In my time at NCAT, we've only had women as SGA presidents, so it wasn't a far-fetched idea for me to want to be in leadership. To reach that goal, freshman year I watched from afar, learning the many positions across campus. Sophomore year, I started on the Student Judicial Council, and then at the end of sophomore year, I ran for Attorney General. For the most part, my experiences have been great, but I have faced sexism at times. One time in particular, a male visitor wanted to speak with someone from A&T’s SGA about voting. I of course told him that I was the person he needed to speak to and he responded by asking if a man was available. It was a wakeup call that while there are many women in leadership in the real world, it's still a very male-dominated society.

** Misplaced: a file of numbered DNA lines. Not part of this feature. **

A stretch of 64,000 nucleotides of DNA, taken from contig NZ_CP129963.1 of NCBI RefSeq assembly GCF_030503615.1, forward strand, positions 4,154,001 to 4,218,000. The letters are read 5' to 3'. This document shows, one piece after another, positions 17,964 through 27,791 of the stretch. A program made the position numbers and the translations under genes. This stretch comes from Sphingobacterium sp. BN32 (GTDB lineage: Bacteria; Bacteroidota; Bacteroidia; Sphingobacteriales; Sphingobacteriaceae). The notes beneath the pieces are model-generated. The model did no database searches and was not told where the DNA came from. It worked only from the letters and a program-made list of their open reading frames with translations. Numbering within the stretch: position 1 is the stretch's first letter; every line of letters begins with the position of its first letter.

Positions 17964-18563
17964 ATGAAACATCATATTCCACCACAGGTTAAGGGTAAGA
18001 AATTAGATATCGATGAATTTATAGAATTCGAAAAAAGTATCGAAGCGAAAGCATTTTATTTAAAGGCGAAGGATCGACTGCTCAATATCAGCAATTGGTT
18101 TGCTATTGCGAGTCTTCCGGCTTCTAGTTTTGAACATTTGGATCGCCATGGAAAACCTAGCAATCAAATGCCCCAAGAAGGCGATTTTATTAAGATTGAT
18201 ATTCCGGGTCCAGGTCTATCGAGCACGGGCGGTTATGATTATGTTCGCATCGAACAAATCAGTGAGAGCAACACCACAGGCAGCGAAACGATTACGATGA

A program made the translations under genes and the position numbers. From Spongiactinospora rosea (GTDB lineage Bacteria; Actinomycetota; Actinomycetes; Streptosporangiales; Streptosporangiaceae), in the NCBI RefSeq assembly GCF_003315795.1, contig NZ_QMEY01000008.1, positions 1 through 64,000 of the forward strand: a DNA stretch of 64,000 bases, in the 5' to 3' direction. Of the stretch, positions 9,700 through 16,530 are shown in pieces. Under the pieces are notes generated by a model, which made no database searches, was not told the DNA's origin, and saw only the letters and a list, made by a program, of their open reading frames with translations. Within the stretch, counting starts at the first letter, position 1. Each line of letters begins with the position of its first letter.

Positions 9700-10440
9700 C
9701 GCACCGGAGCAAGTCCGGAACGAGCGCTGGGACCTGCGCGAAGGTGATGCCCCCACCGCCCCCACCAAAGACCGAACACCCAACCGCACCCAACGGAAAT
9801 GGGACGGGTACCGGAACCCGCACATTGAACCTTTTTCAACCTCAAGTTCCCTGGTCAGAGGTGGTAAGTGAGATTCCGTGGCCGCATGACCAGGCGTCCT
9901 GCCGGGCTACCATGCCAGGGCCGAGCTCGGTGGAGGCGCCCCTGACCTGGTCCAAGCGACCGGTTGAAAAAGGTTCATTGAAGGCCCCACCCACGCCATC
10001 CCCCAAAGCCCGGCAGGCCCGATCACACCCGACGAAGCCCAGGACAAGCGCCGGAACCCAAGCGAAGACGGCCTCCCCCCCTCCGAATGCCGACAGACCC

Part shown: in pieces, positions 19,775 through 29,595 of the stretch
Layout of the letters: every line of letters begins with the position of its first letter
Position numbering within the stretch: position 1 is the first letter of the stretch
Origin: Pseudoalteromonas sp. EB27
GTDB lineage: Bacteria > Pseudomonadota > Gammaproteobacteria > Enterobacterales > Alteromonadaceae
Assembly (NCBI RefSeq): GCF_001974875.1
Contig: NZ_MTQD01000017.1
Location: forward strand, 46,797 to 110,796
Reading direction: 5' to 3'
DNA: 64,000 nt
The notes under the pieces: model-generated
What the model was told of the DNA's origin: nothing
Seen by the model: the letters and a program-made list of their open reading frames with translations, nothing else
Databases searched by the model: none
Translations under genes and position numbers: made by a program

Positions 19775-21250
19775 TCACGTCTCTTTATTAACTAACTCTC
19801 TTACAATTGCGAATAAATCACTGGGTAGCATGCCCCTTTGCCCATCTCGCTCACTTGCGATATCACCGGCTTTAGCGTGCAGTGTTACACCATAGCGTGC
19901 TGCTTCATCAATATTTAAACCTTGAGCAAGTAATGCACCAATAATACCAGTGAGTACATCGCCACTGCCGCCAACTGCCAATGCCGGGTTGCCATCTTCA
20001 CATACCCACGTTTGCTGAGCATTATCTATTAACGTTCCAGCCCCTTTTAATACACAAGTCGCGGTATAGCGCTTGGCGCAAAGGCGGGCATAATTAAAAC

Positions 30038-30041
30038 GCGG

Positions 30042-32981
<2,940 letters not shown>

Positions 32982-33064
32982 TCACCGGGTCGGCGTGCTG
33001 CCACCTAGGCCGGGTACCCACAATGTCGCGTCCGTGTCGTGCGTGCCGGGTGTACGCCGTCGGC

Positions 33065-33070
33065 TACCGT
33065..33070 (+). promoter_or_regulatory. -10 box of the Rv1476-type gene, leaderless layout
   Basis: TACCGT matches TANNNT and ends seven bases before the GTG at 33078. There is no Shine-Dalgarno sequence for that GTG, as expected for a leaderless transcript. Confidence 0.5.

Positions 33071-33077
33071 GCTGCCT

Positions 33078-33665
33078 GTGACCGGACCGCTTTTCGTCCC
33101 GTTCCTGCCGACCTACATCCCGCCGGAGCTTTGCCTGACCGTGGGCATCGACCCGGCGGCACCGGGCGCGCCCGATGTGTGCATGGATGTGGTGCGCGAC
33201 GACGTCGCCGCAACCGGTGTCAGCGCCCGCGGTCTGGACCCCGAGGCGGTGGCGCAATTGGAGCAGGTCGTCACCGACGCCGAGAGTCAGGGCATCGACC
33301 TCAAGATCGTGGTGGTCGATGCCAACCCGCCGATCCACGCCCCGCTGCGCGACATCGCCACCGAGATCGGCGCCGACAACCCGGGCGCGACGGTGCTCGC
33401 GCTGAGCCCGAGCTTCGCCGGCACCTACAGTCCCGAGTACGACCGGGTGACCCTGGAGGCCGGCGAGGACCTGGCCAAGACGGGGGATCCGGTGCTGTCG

In what way are you hoping to inspire other women to lead?

I've been very intentional about bringing others behind me through mentorship. Every year, I have three to four mentees that I share the ropes of student leadership with—I bring them to meetings with me, and share scholarship, fellowship, and internship opportunities. I want to make sure they become better than me. I want to share the knowledge I have with them, so when they're in my position, they are well-equipped and know that they can succeed in those leadership positions.

How have Black women running for and holding nationally elected positions inspired you as a leader?

I actually got the chance to meet Ayanna Pressley when she was on campus last year and I shared that her being such a prominent face in the United States Congress has inspired me to run for office one day. Not only on the national level, but here in North Carolina where we have a Black woman who serves as the Chief Justice of the Supreme Court, and Black women running for Commissioner of Labor and Court of Appeals. Being able to see these women shows me it's attainable.

How did you prepare your students to vote in the past election?